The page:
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Last edited by cal506
April 29, 2010 | History

Louisa May Alcott

29 November 1832 - 6 March 1888

Louisa May Alcott was born in Germantown, Pennsylvania on November 29, 1832. She and her three sisters, Anna, Elizabeth, and May, were educated by their father, philosopher/ teacher Bronson Alcott, and raised on the practical Christianity of their mother, Abigail May.

Louisa spent her childhood in Boston and in Concord, Massachusetts, where her days were enlightened by visits to Ralph Waldo Emerson’s library, excursions into nature with Henry David Thoreau, and theatricals in the barn at "Hillside" (now Hawthorne’s "Wayside").

Like her character, "Jo March" in Little Women, young Louisa was a tomboy. "No boy could be my friend till I had beaten him in a race," she claimed, "and no girl if she refused to climb trees, leap fences ..."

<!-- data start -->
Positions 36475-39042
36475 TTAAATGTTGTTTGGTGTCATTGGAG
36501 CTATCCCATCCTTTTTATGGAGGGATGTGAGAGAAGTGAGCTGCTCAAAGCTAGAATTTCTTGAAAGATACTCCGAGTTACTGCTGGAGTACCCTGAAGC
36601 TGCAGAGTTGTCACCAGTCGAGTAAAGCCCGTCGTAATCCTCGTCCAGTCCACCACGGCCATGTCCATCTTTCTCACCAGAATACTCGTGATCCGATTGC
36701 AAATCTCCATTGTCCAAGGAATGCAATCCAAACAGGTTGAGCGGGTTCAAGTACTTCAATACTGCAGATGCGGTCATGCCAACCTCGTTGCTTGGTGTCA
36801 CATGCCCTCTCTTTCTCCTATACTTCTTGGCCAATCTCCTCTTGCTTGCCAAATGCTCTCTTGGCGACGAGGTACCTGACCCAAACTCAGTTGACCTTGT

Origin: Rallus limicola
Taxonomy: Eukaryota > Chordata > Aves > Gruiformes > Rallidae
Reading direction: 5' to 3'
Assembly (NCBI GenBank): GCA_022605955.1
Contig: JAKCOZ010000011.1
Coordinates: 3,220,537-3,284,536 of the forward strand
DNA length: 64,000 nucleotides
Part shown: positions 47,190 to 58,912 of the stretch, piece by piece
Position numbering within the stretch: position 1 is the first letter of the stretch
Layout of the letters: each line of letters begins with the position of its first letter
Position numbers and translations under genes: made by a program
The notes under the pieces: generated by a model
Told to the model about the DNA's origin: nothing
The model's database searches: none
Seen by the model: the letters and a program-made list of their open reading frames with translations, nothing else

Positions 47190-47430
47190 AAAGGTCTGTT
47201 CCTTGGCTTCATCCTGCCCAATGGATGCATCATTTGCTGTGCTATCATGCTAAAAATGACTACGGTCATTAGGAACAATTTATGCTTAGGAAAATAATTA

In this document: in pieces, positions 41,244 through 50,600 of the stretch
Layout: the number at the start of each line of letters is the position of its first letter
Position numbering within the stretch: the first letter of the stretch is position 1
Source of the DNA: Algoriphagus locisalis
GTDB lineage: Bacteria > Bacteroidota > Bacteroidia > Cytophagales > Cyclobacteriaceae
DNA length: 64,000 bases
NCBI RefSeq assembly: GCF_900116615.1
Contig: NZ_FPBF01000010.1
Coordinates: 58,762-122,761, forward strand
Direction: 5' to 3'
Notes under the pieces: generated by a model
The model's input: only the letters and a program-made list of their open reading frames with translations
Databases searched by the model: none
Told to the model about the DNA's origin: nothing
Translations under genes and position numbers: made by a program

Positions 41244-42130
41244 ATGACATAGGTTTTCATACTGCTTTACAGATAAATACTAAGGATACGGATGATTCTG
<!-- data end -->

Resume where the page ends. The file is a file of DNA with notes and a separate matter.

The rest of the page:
For Louisa, writing was an early passion. She had a rich imagination and often her stories became melodramas that she and her sisters would act out for friends. Louisa preferred to play the "lurid" parts in these plays --"the villains, ghosts, bandits, and disdainful queens."

At age 15, troubled by the poverty that plagued her family, she vowed: "I will do something by and by. Don’t care what, teach, sew, act, write, anything to help the family; and I’ll be rich and famous and happy before I die, see if I won’t!"

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History Created April 1, 2008 · 8 revisions
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December 16, 2013 Edited by cal506 Added pseud.
February 18, 2012 Edited by Niki Stanley merge authors
October 28, 2010 Edited by Brant Gibbard Edited without comment.
October 28, 2010 Edited by Brant Gibbard merge authors
April 1, 2008 Created by an anonymous user initial import